Your artwork is out of your hands once it is dropped at the gallery door—at least, that’s what many artists are led to believe.
But when did sitting on the sidelines ever help your team win the game? While galleries have valuable connections and expertise to help your art sell, in the end, you are the one who is really depending on your art to sell.
You should be doing everything in your power to make sure your art career prospers and that means helping your gallery throughout the process. And, if you’re worried about stepping on any toes, there’s a way to handle this without being seen as an annoyance.
We’ll show you how to work with your gallery the right way, so you can stay on top of your art sales. Check it out:
1. Start the Conversation
It can be hard to remember, but galleries are businesses, too! Just like you, they can get caught up in their own problems like staff changes, personal issues, promoting other artists, or competition from new galleries. Sometimes that means selling your art accidentally takes a backseat.
But, since it’s your art career on the line, you are the one who needs to make the first effort to ensure that you are getting the most out of this representation.
So, what’s the first step? Check in with your gallery about how things are going with your art.
If sales are doing well, can they be better? If sales are slow, is it something on their end or yours? Don’t be afraid to ask them directly about what they think the issue is. You can’t find a solution unless you are addressing the right problem, and an honest answer from your expert gallerist will point you in the right direction.
Artist Jordan Scott has gained representation with many galleries and maintains good relationships with them through reaching out on a regular basis. He suggests contacting them with a simple "'Hi, how are you? Wondering if there was any interest.' Not asking for anything. Just saying, 'Hey, remember me?'"
If you go about it professionally, they will be more than happy to work with you. Remember, you are partners. When you succeed, they succeed.
Jordan echoes this sentiment, "The main thing you can do to maintain gallery relationships is to be professional and prepared when they ask you for prices or images. You want to make sure you not only get it to them within a day or so but that it's presented in a professional manner."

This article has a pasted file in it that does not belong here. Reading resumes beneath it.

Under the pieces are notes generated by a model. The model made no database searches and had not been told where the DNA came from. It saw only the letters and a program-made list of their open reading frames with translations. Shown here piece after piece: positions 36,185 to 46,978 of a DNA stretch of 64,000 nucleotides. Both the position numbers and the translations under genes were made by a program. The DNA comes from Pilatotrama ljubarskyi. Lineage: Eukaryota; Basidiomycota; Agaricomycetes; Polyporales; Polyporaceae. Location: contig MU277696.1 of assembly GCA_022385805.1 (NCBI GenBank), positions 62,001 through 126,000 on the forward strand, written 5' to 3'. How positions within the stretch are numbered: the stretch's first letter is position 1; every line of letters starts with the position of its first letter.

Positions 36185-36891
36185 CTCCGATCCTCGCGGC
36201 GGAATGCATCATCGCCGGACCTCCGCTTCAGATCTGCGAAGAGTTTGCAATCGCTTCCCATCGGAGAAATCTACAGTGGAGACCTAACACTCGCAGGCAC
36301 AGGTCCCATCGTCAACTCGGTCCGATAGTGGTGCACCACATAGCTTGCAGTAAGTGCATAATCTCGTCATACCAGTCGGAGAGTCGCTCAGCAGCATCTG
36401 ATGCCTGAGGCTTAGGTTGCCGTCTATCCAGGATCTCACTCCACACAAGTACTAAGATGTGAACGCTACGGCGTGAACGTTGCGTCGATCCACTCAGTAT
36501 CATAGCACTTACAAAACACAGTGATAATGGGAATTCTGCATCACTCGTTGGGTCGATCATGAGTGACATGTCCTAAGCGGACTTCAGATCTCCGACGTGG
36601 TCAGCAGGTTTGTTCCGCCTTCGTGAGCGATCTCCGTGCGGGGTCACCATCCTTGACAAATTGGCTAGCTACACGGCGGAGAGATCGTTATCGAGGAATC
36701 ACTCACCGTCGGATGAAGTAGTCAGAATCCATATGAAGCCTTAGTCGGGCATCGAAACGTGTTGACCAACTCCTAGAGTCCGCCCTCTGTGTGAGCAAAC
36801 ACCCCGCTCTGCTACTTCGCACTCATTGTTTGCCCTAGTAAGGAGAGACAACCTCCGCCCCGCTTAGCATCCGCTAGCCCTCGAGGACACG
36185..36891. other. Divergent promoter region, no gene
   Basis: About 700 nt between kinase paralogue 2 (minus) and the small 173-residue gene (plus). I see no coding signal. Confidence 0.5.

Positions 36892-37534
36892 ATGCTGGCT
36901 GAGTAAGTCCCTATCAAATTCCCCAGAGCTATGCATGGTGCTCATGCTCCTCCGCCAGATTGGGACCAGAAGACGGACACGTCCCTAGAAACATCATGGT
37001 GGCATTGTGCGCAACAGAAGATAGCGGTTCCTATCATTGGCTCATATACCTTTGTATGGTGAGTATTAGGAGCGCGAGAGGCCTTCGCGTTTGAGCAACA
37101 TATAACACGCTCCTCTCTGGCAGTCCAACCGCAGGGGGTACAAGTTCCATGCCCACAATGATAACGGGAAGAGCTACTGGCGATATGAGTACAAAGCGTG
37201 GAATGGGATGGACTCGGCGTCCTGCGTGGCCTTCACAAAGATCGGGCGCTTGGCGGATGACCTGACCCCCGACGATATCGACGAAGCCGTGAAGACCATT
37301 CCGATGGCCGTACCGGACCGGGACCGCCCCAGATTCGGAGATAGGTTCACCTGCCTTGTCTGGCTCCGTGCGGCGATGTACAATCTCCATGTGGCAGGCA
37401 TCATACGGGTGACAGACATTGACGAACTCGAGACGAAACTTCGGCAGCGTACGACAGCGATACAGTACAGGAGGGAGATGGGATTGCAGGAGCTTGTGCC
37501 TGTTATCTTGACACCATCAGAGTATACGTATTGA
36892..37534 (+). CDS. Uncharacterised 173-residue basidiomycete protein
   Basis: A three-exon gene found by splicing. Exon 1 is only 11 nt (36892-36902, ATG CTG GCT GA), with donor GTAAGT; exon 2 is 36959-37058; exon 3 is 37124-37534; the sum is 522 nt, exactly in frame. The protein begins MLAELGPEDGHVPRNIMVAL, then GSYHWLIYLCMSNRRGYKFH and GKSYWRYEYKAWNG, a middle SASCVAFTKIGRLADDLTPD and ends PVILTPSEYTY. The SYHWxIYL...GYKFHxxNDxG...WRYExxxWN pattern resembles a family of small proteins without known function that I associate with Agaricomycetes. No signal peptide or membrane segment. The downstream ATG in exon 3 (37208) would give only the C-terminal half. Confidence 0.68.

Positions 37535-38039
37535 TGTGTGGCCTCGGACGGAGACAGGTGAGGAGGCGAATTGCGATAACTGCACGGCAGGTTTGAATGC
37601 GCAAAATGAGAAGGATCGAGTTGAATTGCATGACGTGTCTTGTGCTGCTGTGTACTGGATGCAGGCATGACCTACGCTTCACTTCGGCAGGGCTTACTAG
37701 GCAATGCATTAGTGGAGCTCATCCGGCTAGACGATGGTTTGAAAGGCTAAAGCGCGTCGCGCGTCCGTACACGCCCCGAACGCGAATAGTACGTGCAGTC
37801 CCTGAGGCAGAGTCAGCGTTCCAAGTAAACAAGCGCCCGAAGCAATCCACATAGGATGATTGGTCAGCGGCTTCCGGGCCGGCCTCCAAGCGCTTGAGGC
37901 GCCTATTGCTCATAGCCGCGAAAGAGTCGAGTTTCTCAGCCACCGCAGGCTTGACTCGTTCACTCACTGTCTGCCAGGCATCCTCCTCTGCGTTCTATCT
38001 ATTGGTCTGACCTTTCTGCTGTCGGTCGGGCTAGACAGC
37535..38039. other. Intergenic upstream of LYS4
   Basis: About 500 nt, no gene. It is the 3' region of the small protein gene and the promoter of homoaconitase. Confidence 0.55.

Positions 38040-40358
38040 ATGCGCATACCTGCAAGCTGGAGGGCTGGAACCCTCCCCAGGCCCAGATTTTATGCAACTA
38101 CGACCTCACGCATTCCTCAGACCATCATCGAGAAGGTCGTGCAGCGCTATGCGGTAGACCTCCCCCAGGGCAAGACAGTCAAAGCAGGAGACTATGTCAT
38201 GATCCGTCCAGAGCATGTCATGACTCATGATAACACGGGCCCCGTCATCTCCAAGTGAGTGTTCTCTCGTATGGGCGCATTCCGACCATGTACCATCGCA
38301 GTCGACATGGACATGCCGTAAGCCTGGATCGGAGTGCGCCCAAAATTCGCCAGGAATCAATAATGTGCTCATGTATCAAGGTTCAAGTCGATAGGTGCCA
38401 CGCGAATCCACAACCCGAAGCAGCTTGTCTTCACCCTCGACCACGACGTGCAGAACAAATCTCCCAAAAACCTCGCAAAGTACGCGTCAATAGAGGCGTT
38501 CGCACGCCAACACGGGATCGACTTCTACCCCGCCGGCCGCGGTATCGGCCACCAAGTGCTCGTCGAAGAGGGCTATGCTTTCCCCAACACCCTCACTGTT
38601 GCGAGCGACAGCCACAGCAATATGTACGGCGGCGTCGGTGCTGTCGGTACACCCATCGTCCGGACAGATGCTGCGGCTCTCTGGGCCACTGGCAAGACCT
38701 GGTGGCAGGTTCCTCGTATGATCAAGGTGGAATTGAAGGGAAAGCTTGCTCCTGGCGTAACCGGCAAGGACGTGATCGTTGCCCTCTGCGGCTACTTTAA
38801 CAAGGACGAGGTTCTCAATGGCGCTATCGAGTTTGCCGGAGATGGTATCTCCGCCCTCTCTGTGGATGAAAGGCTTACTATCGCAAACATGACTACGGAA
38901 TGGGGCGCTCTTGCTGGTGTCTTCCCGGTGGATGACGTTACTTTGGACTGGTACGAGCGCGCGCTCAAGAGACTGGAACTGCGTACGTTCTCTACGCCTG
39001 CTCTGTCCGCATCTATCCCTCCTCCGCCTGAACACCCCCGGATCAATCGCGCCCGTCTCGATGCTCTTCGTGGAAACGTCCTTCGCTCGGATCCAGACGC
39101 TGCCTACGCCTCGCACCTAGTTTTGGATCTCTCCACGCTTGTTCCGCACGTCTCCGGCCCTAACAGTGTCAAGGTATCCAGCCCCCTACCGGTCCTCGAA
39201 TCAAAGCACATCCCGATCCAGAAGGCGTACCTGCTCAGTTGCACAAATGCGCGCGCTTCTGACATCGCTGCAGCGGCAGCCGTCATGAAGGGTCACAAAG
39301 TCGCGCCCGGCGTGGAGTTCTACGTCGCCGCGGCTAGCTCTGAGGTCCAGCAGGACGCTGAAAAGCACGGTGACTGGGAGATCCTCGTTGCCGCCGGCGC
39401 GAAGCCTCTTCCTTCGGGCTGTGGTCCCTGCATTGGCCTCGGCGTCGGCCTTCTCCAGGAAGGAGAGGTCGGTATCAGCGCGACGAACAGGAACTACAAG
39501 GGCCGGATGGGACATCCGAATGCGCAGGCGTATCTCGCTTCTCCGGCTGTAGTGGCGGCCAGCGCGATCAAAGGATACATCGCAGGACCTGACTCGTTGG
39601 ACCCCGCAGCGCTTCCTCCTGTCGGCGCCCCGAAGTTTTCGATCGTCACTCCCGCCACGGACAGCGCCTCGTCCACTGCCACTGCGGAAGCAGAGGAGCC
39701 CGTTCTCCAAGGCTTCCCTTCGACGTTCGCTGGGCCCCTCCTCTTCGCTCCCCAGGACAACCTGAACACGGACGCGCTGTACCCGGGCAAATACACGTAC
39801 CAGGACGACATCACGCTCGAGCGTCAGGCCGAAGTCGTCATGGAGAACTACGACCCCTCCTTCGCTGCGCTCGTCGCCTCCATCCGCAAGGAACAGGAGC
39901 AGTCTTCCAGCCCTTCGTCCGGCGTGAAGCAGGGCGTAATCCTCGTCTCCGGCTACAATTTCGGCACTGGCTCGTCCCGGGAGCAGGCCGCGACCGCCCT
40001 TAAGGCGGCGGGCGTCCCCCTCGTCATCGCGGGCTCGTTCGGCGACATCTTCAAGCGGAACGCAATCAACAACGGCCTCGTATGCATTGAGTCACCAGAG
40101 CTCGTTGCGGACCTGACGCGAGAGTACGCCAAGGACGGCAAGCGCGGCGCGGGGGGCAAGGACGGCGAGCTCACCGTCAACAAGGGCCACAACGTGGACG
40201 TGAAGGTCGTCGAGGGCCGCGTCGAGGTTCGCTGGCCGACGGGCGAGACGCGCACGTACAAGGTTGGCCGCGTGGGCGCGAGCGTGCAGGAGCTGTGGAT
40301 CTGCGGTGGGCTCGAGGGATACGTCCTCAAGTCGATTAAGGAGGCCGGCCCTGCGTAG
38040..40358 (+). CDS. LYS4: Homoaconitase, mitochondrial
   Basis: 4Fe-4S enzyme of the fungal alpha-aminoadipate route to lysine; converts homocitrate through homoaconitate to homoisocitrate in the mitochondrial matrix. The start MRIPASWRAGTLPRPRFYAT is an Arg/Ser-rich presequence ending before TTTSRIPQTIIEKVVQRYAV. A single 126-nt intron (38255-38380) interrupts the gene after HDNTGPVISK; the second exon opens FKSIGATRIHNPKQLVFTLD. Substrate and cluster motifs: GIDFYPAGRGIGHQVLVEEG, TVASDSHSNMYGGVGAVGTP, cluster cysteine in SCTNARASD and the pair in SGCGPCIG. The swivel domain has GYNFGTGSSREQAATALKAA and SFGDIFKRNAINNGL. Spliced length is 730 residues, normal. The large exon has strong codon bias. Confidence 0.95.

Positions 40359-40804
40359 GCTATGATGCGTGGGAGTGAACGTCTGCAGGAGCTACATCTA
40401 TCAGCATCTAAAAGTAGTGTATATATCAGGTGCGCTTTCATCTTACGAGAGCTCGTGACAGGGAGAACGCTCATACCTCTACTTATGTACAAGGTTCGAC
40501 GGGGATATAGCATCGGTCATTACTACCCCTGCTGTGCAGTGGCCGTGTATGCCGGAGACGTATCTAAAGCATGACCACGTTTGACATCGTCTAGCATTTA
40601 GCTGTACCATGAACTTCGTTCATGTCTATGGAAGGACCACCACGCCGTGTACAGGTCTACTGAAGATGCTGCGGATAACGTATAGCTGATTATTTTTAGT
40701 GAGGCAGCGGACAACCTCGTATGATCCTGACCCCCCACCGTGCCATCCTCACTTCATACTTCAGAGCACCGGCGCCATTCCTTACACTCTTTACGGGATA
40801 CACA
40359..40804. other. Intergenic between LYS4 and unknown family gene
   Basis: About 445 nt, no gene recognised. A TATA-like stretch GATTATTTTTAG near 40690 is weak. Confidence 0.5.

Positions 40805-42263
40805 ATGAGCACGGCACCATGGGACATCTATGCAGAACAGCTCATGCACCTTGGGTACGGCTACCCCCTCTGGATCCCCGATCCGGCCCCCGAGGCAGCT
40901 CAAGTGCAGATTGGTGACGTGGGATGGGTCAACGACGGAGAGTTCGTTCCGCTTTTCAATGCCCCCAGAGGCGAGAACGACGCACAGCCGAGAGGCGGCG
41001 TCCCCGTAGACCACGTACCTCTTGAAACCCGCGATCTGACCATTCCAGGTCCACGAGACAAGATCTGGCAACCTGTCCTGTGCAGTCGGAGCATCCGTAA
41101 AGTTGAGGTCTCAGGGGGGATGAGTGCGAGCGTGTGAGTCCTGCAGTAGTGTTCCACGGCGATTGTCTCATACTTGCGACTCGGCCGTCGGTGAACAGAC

2. Be Proactive
Even if a slowdown is on the gallerist’s end, keep the dialogue going by asking what you can do to help boost your art sales.
Do they think rotating in some new pieces would help?
Are certain colors, sizes, and prices flying off the shelves or while others stay stagnant?
Do you need to update your artist statement?
Can you help develop marketing materials or host any events?
No demands, just a sincere desire to grow. When you’re proactive about your success, you’ll avoid being seen as pushy and come across as a supportive team player instead. Whether they can use your help or it’s out of your hands, it’s best to leave no stone unturned for your art sales.
3. Don’t Wait
It’s awful to think that time is passing and you could have been making sales. Don’t wait until it’s too late to reach out to your gallery.
Stay on tops of things by using Artwork Archive’s Insights feature to monitor your artwork's performance in your galleries across the globe. Keeping an eye on your sales at different locations will help you make more informed decisions about when it’s time to reach back out to each gallery.
What’s the bottom line?
Your hands aren’t tied as soon as your artwork is hung. You can work with your gallery to get the most sales possible. All it takes is monitoring your art’s performance, turning to your gallery for guidance, and taking part in the selling process when needed.
Get the most out of gallery representation by keeping track of your art sales with Artwork Archive. Sign up for your free 30-day trial here.